Original article

Scand J Work Environ Health 1995;21(1):24-29    pdf

https://doi.org/10.5271/sjweh.4 | Issue date: Feb 1995

Mortality among Icelandic nurses

by Gunnarsdóttir H, Rafnsson V

Objective The goal of the study was to investigate the mortality pattern of female nurses in a retrospective cohort study with special focus on suicide.

Methods The mortality of nurses was compared with that of the general female population. The main outcome measure was the standardized mortality ratio (SMR). The participants were 2159 female nurses (ie, all registered nurses in Iceland between 1920--1979).

Results A long-lasting healthy worker effect was found in the cohort. A moderate excess of suicide was observed. A deficit was found for stomach cancer, ischemic heart disease, and respiratory disease. When the cohort was divided according to employment time, there was an excess of brain cancer among those with an employment time of less than 20 years, and all the suicides occurred in that group. The deficit of ischemic heart disease and respiratory disease was more pronounced in the group employed more than 20 years.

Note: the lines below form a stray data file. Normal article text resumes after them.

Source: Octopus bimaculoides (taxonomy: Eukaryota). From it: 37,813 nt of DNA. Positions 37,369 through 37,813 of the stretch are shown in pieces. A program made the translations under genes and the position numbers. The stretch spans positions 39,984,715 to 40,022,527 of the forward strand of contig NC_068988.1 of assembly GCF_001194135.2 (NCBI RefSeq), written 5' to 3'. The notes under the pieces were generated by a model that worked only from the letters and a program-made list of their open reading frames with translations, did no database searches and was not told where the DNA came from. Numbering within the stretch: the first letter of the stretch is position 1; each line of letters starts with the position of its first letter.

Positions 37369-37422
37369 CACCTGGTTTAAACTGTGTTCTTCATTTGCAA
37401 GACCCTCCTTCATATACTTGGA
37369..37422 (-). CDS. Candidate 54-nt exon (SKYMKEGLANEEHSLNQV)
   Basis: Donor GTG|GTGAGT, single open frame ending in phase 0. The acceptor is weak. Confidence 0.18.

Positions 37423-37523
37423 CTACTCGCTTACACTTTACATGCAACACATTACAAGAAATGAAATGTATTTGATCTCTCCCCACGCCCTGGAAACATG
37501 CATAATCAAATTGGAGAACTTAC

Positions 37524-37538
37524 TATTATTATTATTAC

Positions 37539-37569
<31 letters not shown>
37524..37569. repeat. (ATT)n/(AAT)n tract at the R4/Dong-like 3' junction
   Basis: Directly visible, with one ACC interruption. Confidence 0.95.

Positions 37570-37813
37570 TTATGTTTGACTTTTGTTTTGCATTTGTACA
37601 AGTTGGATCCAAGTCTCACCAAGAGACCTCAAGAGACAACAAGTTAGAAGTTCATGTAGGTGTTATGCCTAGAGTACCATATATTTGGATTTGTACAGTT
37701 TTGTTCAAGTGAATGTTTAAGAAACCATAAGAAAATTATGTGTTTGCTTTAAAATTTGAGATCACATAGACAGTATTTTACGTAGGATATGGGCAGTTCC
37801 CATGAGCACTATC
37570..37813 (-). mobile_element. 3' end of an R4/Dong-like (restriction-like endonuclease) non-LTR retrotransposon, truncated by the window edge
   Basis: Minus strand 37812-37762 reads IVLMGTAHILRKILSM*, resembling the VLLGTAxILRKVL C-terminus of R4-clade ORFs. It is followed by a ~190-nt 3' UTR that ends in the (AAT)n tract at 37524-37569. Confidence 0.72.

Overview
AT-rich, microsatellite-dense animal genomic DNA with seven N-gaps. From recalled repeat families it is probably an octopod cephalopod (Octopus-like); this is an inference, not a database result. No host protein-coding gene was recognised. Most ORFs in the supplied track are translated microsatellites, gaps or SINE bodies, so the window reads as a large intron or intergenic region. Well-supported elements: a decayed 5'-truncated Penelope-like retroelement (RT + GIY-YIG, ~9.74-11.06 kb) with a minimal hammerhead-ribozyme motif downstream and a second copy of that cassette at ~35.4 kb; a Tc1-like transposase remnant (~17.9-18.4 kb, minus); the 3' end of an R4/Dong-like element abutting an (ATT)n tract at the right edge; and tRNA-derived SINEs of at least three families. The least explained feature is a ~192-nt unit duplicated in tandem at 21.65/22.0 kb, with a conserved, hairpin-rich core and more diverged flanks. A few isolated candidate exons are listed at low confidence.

Conclusion It was concluded that nurses, primarily those with a long employment time, enjoy the benefits of their initial good health, but the moderate excess of suicide could be associated with stress and frustration, which the nurses relate to their work situation.